Monday, July 11, 2016

Small Businesses Leverage Their Size

From AIER:
Small businesses are an important part of our economy and communities, but often we incorrectly assume that their small size is necessarily a competitive disadvantage. Numerous articles have proclaimed the end of Main Street, arguing that “mom and pop” shops cannot compete with the low prices and one-stop shopping of big-box chains. Others have touted the benefits of small business to local economies, emphasizing our duty to support small firms in our communities. In both lines of discussion, small businesses are seen as passive entities, handicapped by their size in our large and increasingly global economy.

This brief takes a different view, showing that the most successful small businesses prosper because of rather than in spite of their size. These businesses often combine niche product offerings, superior customer service, a detailed understanding of local markets, and other attributes that larger firms are less able to capitalize on. After looking at some of the basic economics behind the advantages of smaller firms, this brief reports the results of in-depth interviews with small business owners and managers in New England, Philadelphia, and New York City and provides many examples that other small businesses can use when facing larger competition.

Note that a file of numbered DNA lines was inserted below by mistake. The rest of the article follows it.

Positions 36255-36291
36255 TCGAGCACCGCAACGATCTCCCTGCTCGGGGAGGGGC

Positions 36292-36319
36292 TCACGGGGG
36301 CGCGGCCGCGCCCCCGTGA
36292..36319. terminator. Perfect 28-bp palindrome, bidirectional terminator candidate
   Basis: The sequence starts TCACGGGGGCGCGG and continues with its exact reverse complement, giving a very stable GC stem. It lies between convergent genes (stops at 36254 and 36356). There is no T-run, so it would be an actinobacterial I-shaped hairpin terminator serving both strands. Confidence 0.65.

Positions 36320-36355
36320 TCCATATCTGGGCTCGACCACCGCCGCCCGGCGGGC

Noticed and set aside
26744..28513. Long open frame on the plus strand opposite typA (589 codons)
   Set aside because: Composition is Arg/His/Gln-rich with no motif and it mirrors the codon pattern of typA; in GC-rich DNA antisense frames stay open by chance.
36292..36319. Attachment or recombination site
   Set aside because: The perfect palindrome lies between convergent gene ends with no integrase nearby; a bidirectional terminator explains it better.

How small businesses prosper
At its core, a firm must gather information about its customers and market and make decisions based on that knowledge.

See also: Why Bigger is Not Always Better in Business

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